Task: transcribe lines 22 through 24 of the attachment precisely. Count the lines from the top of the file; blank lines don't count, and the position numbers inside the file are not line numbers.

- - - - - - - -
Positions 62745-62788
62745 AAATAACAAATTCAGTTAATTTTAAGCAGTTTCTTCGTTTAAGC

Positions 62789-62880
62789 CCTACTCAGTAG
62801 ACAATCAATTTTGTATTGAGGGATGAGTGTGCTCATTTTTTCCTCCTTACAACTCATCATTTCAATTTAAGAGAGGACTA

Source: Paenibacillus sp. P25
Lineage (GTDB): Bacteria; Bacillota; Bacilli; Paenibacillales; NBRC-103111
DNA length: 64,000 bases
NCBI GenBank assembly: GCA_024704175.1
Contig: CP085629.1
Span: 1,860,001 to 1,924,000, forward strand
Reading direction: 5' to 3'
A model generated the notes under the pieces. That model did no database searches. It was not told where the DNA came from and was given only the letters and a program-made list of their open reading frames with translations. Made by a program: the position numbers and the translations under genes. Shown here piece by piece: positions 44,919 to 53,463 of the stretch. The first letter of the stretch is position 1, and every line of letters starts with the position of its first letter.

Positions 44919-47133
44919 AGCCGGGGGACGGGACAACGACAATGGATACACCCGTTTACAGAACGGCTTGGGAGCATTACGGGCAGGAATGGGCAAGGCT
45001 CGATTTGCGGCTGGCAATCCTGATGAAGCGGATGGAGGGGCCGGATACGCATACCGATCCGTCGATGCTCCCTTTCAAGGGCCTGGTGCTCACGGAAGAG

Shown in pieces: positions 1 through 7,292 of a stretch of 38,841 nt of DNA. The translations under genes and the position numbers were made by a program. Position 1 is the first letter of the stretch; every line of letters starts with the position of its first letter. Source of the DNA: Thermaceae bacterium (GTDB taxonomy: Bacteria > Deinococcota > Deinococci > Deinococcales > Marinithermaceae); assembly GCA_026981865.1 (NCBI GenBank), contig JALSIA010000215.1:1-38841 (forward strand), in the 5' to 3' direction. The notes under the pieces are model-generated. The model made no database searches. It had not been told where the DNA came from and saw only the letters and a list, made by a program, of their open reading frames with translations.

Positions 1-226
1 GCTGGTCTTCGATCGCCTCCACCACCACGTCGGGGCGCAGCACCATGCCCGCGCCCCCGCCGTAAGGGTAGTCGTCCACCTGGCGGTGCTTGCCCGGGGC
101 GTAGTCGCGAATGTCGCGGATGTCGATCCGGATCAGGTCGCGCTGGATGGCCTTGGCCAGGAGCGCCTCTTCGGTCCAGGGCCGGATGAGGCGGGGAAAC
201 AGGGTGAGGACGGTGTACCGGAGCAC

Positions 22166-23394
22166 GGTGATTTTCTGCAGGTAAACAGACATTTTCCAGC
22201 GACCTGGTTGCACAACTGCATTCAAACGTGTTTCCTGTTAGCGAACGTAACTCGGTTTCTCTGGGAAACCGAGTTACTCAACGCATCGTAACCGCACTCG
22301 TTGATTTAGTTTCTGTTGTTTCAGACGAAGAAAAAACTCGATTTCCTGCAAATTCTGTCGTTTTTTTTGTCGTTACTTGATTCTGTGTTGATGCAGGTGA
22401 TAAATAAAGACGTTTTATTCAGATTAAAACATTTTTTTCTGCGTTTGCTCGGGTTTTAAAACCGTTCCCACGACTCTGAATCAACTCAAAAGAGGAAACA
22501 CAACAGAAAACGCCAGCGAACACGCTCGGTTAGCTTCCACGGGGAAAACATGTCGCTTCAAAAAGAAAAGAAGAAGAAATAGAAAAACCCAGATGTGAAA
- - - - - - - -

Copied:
Positions 22166-23394
22166 GGTGATTTTCTGCAGGTAAACAGACATTTTCCAGC
22201 GACCTGGTTGCACAACTGCATTCAAACGTGTTTCCTGTTAGCGAACGTAACTCGGTTTCTCTGGGAAACCGAGTTACTCAACGCATCGTAACCGCACTCG